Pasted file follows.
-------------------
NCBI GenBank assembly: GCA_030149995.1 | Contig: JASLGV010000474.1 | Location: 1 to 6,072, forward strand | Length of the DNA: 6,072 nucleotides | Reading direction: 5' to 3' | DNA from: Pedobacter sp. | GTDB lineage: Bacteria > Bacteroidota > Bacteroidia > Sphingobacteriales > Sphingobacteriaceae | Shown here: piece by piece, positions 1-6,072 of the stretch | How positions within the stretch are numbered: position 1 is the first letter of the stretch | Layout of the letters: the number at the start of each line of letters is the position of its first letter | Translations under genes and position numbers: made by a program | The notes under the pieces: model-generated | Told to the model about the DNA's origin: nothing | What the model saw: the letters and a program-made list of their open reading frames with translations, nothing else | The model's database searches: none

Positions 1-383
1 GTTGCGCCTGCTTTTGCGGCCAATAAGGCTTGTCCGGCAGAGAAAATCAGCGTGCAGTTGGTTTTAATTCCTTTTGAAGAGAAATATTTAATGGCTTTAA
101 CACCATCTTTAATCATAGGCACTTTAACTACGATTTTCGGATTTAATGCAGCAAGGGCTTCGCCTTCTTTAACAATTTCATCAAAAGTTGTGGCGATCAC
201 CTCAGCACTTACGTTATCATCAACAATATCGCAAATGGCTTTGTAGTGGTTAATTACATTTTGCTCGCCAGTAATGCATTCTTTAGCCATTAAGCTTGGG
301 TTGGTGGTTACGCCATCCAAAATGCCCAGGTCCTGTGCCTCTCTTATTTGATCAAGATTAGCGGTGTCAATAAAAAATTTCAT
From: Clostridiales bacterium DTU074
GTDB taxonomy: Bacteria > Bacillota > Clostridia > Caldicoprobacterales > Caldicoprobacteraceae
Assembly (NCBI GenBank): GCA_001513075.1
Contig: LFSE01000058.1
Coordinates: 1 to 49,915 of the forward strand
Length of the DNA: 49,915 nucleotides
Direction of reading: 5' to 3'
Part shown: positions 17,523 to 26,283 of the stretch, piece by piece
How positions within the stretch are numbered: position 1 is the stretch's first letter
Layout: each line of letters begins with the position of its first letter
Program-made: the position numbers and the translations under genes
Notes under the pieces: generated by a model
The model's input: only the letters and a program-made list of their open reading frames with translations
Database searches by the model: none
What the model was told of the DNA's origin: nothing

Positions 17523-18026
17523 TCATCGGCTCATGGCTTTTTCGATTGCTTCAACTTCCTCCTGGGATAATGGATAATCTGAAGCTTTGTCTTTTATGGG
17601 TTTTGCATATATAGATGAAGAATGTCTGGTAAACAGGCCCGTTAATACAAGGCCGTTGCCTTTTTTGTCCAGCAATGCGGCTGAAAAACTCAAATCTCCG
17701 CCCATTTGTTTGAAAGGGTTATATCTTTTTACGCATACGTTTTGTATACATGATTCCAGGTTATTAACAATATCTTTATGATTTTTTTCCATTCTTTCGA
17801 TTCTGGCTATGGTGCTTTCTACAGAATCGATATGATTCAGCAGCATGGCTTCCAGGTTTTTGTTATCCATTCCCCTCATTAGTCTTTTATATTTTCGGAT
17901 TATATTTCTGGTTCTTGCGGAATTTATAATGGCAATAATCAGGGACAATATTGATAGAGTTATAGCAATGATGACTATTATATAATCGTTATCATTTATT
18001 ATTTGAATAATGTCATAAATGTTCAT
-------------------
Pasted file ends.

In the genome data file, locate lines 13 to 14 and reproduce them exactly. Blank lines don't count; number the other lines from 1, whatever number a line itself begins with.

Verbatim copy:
Direction of reading: 5' to 3'
Part shown: positions 17,523 to 26,283 of the stretch, piece by piece